Lewis Hamilton feels Formula 1 racing has been reined in by the current generation of tyres and rules which has denied “out-and-out hard racing” but remains hopeful for changes in 2019.

The reigning F1 world champion says race strategy often comes down to maximising tyre life over car or driver performance while the 2018 Pirelli tyres thought to be overly sensitive to temperature changes.

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As was frequently seen in 2018, drivers preserving tyre life could stick to the quicker one-stop strategy – which ultimately would limit race strategy options – and at some races certain tyre compounds were durable enough to last a full race if maintained.

Hamilton feels this collective impact influences the way F1 races develop and deny the opportunity for all-out attack in normal circumstances.

“Sometimes we could do the whole race distance on the same tyre before the tyre falls apart,” Hamilton said in Abu Dhabi. “But I am always cautious when they say you could do the whole race distance without stopping in the race.

“I don’t know how it has been for everyone else but there have not been a lot of races where you have been able to push to the maximum. There is so much lift and coast because the tyres overheat the whole time.

“So you are not seeing out-and-out hard racing on the tyres but that’s been the name of the game for a long, long time with the tyres we have.”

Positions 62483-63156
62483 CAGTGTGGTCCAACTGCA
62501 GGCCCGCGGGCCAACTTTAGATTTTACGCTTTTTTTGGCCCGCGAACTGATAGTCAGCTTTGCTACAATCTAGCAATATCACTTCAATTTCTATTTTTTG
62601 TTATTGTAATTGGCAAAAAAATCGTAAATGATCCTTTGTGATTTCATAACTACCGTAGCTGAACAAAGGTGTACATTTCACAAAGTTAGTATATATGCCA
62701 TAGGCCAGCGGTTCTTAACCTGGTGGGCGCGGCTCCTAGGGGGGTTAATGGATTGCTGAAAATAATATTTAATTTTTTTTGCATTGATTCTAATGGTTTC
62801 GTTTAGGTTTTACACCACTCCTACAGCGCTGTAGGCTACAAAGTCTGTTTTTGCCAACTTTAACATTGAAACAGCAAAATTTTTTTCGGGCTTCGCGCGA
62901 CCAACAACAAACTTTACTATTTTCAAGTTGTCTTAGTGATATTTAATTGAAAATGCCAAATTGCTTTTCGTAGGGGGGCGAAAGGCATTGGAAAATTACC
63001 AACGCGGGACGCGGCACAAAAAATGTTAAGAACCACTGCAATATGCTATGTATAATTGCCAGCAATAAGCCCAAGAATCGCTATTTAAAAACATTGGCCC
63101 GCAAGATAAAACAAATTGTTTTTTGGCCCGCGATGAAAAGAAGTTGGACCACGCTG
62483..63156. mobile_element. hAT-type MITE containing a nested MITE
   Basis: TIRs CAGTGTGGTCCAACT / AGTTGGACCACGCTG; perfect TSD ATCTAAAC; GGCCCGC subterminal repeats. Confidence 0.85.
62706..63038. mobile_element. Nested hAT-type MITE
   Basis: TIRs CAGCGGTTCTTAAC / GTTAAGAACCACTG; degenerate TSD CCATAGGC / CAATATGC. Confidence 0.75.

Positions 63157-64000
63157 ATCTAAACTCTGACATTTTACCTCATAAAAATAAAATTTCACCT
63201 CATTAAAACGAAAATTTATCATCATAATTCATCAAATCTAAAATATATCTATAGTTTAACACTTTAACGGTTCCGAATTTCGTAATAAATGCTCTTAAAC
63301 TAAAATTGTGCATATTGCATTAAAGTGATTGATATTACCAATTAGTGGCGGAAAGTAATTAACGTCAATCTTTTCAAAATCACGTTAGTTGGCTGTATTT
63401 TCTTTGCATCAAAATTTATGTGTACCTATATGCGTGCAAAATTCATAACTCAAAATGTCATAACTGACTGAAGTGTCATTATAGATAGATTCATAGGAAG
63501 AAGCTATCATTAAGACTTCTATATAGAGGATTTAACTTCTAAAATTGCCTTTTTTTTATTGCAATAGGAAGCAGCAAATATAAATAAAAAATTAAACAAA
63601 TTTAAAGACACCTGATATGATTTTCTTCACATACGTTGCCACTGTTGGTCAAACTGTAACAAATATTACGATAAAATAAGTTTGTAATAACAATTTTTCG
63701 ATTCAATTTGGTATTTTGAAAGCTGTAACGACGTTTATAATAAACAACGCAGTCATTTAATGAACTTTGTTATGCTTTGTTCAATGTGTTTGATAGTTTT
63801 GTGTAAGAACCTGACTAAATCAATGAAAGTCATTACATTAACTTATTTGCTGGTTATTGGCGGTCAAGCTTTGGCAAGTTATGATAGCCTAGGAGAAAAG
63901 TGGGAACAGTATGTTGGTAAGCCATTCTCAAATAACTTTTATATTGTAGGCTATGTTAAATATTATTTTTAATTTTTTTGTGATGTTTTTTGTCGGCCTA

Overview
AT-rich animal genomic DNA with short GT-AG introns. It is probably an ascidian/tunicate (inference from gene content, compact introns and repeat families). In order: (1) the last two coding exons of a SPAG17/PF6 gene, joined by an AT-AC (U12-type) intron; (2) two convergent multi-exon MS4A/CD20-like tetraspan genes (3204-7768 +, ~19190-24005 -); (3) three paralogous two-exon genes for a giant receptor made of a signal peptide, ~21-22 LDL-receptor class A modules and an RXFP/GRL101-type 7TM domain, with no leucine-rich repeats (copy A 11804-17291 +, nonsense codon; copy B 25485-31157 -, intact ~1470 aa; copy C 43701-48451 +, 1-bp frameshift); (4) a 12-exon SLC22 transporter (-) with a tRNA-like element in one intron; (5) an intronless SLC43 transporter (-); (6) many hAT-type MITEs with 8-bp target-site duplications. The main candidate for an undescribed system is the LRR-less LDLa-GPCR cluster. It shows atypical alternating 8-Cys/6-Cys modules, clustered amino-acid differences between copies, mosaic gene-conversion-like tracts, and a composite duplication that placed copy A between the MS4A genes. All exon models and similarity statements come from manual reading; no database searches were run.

Hamilton’s F1 title rival Sebastian Vettel echoed his comments after the Abu Dhabi race, having briefly been stuck behind Valtteri Bottas, having to balance racing and managing his tyre life.

“Especially when you are following anther car I was struggling to stay close to Valtteri,” Vettel added. “In the end it allowed me to get significantly closer and into the tow but we know that it is not an easy track to overtake so it is crucial to keep the tyres up as they are sensitive.”

Following requests from F1, Pirelli will simplify its tyre range for 2019 by retaining three names and colours – hard (white), medium (yellow) and soft (red) – for every race weekend with the compound specification selected by the Italian tyre manufacturer.

Pirelli will also narrow its tyre specification range from seven to six compounds with the goal to have a clearer performance and lap time gap between each compound for the new F1 season.